For SpaceUpClose.com & RocketSTEM
CAPE CANAVERAL, FL – Hearkening back to a Hollywood like thriller NASA is on the cusp of launching DART – the agency’s first ever Planetary Defense mission purposefully directed towards a near Earth binary asteroid system with a kinetic impactor to determine if its trajectory can be altered and deflected and thereby simulate saving Earth and humanity!
DART is scheduled to launch at 1:21 a.m. EST Wednesday, Nov. 24 (0621 GMT, 10:21 p.m. PST Tuesday, Nov. 23) on a recycled SpaceX Falcon 9 rocket from Vandenberg Space Force Base in California.
NASA’s Double Asteroid Redirection Test (DART) mission will help determine if intentionally crashing a spacecraft into an asteroid is an effective way to change its course – in case there is a future surprise asteroid heading our way creating a crisis and imperiling all life on our Home Planet as portrayed in the sci-fi thriller ‘Armageddon.’
The dinosaurs were wiped out by an asteroid striking Earth millions of years ago.
DART is targeting a binary asteroid system comprising the larger companion asteroid called Didymos (Greek for “twin”) about 0.6 mi diameter (1.0 km diameter) and the small moonlet asteroid Dimorphos (Greek for “two forms”) about 520 feet diameter (160 m).
NASA reports the Launch Readiness Review (LRR) was completed today, Nov. 23, and all systems are GO for launch on Nov. 24.
“A team of launch managers for NASA’s Double Asteroid Redirection Test (DART) mission have authorized approval to proceed to launch countdown at Vandenberg Space Force Base in California,” NASA said in a Nov. 23 blog post.
You can watch live launch coverage on NASA Television.
NASA TV broadcast will begin at 12:30 a.m. EST Wednesday, Nov. 24, 2021 (9:30 p.m. PST Tuesday, Nov. 23, 2021), on NASA Television, the NASA app, and the agency’s website.
COMING UP: #DARTMission launch! 🚀
Our first test of #PlanetaryDefense is set to lift off at 1:21am ET (06:21 UTC) to attempt to change the motion of a non-threatening asteroid. Tune in at 12:30am ET (05:30 UTC) for live coverage: https://t.co/z1RgZwQkWS pic.twitter.com/qiOjrLLquM
— NASA (@NASA) November 24, 2021
About 10 months from now in Fall 2022 NASA’s DART will intentionally crash into the moonlet asteroid Dimorphos in an attempt to slightly change its orbit around Didymos, within the Didymos binary asteroid system on 2 Oct 2022.
It important to note that although Didymos and Dimorphos are near Earth asteroids they pose NO threat to Earth either before or after the intentional collision.
The collision will take place at a distance of about 6.8 million miles (11 million kilometers) from Earth.
Ground-based telescopes will be trained onto Didymos and Dimorphos to try and measure the trajectory change – which will be slight.
DART is designed to direct itself to smash into impact Dimorphos while traveling at a speed of roughly 15,000 miles per hour or 4 mi/sec, (24,000 kilometers per hour).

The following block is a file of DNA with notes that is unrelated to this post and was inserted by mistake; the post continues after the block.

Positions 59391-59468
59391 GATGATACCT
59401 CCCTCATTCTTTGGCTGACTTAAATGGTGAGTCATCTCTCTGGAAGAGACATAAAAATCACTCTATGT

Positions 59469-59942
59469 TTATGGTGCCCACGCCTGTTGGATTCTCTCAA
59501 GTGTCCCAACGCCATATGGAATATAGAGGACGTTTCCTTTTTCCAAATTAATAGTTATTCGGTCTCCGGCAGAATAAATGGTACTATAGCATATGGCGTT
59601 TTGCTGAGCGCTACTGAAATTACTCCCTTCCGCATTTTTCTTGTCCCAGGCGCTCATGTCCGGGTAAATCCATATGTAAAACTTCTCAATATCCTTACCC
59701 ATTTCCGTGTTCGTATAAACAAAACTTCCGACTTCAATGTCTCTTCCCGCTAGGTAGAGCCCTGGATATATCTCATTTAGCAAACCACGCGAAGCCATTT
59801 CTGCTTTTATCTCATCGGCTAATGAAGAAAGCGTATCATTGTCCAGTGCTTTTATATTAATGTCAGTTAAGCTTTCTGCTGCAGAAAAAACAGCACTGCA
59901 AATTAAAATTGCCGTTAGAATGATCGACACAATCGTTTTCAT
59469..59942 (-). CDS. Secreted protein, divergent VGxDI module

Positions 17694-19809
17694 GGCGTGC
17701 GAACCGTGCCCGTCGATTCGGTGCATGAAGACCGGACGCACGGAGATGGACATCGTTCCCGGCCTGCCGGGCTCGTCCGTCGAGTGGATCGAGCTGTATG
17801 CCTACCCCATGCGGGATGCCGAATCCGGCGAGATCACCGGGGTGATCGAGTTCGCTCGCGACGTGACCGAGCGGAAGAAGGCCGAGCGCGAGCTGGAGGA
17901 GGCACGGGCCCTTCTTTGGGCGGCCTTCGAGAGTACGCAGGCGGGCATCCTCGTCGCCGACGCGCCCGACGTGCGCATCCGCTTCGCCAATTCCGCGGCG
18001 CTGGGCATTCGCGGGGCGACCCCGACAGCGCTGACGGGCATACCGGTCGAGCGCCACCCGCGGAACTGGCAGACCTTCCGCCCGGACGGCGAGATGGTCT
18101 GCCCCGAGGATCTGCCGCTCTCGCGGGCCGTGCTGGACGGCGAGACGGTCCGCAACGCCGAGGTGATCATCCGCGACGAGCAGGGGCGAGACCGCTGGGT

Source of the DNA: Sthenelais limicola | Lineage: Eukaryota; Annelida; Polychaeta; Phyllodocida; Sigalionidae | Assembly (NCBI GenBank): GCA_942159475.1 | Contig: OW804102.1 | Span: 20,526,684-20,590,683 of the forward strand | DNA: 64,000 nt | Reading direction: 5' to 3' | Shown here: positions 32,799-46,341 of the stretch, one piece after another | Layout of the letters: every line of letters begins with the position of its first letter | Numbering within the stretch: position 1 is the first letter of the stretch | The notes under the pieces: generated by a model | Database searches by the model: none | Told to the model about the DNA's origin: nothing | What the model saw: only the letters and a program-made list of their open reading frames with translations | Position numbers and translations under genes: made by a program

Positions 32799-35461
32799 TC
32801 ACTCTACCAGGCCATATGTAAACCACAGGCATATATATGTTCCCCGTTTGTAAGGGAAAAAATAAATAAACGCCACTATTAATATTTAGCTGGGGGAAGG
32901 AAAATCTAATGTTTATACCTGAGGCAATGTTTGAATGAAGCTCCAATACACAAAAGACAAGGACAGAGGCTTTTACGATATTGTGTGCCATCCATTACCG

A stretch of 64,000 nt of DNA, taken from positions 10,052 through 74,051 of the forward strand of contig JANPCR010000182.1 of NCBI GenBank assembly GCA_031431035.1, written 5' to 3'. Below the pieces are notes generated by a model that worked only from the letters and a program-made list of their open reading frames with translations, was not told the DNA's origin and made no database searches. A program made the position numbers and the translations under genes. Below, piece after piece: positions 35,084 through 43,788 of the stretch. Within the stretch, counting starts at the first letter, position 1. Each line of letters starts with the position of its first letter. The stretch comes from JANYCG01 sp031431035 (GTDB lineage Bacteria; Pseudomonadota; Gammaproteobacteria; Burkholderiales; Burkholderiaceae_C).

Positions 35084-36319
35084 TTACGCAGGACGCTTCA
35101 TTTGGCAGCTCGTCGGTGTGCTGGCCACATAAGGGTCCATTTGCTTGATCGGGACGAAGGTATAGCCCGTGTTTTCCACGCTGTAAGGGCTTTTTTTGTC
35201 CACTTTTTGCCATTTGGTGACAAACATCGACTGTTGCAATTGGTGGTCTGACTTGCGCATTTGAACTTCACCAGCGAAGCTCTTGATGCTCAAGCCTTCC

“The Didymos system is the ideal candidate for DART because it poses no actual impact threat to Earth, and scientists can measure the change in Dimorphos’ orbit with ground-based telescopes,” says NASA.
In the weeks and months after DART crashes into Dimorphos scientists will use the ground based telescopes to make precise measurements of the resulting change in its orbit around Didymos
The DART mission is comprised of two components: the DART spacecraft provided by the Johns Hopkins Applied Physics Laboratory and LICIACube or Light Italian Cubesat for Imaging of Asteroids, a cubesat provided by the Italian Space Agency (ASI).
The 1345 pound (610 kg) DART is equipped with a single instrument, the Didymos Reconnaisance and Asteroid Camera for Optical navigation (DRACO) – used both for navigation and to determine the properties of the kinetic impact site and to take higher resolution images of the binary asteroids on final approach.
The 31 pound LICIACube cubesat will separate and deploy from DART about 10 days before the kinetic impact and image the collision of DART with Dimorphos using two cameras – wide and narrow angle to capture the impact and ejecta plume.
LICIACube will pass by at a distance of 55 km and also turn around to look back after sailing by.
The power is provided by a pair of ROSAs – rollout solar arrays.
The 229 ft tall (70 m) SpaceX Falcon 9 is twice flown ‘flight-proven’ booster B1063 – now launching for the 3rd time.
The first launch a year ago blasted off from Vandenberg SFB with NASA’s Sentinal-6 Michael Freilich satellite
SpaceX has deployed the OCISLY droneship to again recover the booster for recycling to a future launch.
All systems and weather are looking good for tonight’s Falcon 9 launch of @NASA’s DART into an asteroid-intercepting interplanetary trajectory → https://t.co/bJFjLCzWdK pic.twitter.com/BBrMndhpkQ
— SpaceX (@SpaceX) November 23, 2021
Ken’s commentary about the DART mission was featured on WESH 2 NBC News Orlando on Nov. 24:
Watch Ken’s continuing reports about DART, SpaceX Crew and Cargo Dragons, Artemis, SLS, Orion and NASA missions, Lucy Asteroid mission, Blue Origin and Space Tourism, SpaceX Starlink, Commercial Crew and Starliner and Crew Dragon and onsite for live reporting of upcoming and recent SpaceX and ULA launches including Crew 1 & 2 & 3, ISS, Solar Orbiter, Mars 2020 Perseverance and Curiosity rovers, NRO spysats and national security missions and more at the Kennedy Space Center and Cape Canaveral Space Force Station.
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Dr. Kremer is a research scientist and journalist based in the KSC area, active in outreach and interviewed regularly on TV and radio about space topics.
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